Ismail Khan was ultimately removed from power in March 2004 due to pressure by neighbouring warlords and the central Afghan government. Various sources have presented different versions of the story, and the exact dynamics cannot be known with certainty. What is known is that Ismail Khan found himself at odds with a few regional commanders who, although theoretically his subordinates, attempted to remove him from power. Ismail Khan claims that these efforts began with a botched assassination attempt. Afterwards, the forces of these commanders moved their forces near Herat. Ismail Khan, unpopular with the Herati military class, was slow to mobilise his forces, perhaps waiting for the threat to Herat to become existential as a means to motivate his forces. However, the conflict was stopped with the intervention of International Security Assistance Force forces and soldiers of the Afghan National Army, freezing the conflict in its tracks. Ismail Khan's forces even fought skirmishes with the Afghan National Army, in which his son, Mirwais Sadiq was killed. Because Ismail Khan was contained by the Afghan National Army, the warlords who opposed him were quickly able to occupy strategic locations unopposed. Ismail Khan was forced to give up his governorship and to go to Kabul, where he served in Karzai's cabinet as the Minister of Energy.
 Assassination attempt
On September 27, 2009, Ismail Khan survived a suicide blast that killed 4 of his bodyguards in Herat, in western Afghanistan. He was driving to Herat Airport when a powerful explosion occurred on the way there. Taliban spokesman, Zabiullah Mujahid, claimed responsibility and said the target was Khan.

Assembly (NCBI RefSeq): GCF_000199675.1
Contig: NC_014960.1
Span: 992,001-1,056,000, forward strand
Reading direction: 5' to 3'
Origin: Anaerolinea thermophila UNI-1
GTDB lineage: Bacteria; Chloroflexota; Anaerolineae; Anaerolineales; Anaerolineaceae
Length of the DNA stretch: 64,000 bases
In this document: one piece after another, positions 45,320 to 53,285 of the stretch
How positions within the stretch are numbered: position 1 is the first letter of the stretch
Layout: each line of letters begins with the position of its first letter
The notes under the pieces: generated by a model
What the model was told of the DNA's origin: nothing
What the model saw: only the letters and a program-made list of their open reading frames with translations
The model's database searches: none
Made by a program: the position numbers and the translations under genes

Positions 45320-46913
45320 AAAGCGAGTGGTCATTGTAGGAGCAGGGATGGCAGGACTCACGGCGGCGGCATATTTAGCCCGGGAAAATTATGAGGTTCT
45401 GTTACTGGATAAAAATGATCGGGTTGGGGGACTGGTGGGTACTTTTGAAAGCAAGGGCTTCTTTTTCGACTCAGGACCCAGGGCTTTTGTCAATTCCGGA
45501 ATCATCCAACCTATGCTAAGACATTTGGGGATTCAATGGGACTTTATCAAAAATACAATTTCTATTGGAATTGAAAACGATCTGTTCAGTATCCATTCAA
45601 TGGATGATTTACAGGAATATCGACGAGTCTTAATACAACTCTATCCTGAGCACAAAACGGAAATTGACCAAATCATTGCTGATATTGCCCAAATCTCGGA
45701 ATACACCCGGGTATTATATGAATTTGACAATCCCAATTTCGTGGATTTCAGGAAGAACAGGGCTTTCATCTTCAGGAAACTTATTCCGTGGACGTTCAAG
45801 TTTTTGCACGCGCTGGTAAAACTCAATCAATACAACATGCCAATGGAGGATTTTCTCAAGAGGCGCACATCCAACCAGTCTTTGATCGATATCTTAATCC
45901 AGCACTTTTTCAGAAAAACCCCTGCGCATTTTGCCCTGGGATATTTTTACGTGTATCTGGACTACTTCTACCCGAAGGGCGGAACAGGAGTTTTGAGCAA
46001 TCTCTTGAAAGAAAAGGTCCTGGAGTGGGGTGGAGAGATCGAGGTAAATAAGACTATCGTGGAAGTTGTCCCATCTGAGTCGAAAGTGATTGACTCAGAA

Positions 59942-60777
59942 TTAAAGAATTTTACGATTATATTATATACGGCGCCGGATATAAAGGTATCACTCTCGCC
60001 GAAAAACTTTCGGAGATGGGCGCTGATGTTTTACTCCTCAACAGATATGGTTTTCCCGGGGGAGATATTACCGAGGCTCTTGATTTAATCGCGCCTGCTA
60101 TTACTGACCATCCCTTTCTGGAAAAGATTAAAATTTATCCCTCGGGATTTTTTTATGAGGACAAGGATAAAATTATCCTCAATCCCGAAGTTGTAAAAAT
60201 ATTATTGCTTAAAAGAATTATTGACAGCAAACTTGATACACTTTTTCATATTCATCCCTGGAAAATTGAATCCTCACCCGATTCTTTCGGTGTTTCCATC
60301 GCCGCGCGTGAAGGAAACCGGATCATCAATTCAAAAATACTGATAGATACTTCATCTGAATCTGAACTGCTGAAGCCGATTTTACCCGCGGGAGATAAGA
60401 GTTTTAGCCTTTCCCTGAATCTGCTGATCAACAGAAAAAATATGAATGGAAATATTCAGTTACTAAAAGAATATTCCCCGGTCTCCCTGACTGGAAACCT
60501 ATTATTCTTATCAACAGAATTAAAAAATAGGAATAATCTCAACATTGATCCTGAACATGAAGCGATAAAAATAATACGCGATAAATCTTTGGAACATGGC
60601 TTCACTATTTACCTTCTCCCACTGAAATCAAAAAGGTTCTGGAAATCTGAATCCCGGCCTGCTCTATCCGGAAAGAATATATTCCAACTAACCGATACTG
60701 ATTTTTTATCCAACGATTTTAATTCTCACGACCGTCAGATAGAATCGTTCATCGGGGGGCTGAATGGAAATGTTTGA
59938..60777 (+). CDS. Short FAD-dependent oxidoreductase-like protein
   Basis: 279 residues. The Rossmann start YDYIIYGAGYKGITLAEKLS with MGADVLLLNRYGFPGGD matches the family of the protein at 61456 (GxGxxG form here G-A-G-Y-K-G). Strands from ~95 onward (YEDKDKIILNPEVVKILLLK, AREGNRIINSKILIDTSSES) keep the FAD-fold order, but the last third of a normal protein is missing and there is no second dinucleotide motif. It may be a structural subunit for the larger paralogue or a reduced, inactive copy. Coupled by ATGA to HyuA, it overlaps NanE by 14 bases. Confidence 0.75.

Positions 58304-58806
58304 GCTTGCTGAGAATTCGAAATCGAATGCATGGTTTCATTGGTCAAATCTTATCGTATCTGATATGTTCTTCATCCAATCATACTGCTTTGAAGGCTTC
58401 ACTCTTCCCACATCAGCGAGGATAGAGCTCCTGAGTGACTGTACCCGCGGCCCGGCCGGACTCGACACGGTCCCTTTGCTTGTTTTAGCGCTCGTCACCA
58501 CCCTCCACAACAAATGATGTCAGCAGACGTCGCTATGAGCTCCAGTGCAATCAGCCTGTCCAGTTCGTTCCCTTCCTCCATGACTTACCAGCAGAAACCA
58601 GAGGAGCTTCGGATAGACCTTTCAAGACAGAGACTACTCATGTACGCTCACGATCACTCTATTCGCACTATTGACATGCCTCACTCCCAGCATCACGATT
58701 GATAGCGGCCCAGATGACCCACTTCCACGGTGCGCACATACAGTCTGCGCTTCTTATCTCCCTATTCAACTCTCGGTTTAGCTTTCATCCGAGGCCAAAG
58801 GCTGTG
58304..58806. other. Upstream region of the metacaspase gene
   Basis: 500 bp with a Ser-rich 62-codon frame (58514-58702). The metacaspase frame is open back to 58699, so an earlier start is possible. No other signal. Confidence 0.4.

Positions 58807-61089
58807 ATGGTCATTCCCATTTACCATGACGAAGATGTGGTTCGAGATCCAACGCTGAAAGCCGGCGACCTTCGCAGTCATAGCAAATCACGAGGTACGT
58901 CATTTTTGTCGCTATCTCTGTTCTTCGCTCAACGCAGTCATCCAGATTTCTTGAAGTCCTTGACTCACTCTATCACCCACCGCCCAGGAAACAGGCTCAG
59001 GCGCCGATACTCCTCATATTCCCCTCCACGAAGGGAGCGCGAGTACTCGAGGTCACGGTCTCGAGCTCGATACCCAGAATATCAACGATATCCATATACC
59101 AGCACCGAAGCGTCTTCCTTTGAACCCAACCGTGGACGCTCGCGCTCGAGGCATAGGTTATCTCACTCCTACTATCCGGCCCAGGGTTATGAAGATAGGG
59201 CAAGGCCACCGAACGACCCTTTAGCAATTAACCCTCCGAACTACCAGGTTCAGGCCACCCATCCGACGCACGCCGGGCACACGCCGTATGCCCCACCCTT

Testimony requested by a Guantanamo captive
Guantanamo captive Abdul Razzaq Hekmati requested Ismail Khan's testimony, when he was called before a Combatant Status Review Tribunal. Ismail Khan, like Afghan Minister of Defense Rahim Wardak, was one of the high profile Afghans that those conducting the Tribunals ruled were "not reasonably available" to give a statement on a captive's behalf because they could not be located.
Hekmati had played a key role in helping Ismail Khan escape from the Taliban in 1999. Hekmati stood accused of helping Taliban leaders escape from the custody of Hamid Karzai's government.
Carlotta Gall and Andy Worthington interviewed Ismail Khan for a new New York Times article after Hekmati died of cancer in Guantanamo. According to the New York Times Ismail Khan said he personally buttonholed the American ambassador to tell him that Hekmati was innocent, and should be released. In contrast, Hekmati was told that the State Department had been unable to locate Khan.
Ismail Khan is a controversial figure. Reporters Without Borders has charged him with muzzling the press and ordering attacks on journalists. Also Human Rights Watch has accused him of human rights abuses. After the fall of the Taliban when Ismail Khan regained control of Herat, he established an Islamic police, who would beat anyone who was found drinking and then parade them through the city with their heads shaved.
Nevertheless, he remains a popular figure for some in Afghanistan. Unlike other mujahideen commanders, Khan has not been linked to large-scale massacres and atrocities such as those committed after the capture of Kabul in 1992. Moreover, during his Governorship, Herat province has enjoyed relative peace and prosperity, with Khan using the money drawn from customs revenues to repair much of the damage done by the Soviets and the Taliban. Following news of his dismissal, rioting broke out in the streets of Herat, and President Karzai had to ask him to make a personal appeal for calm.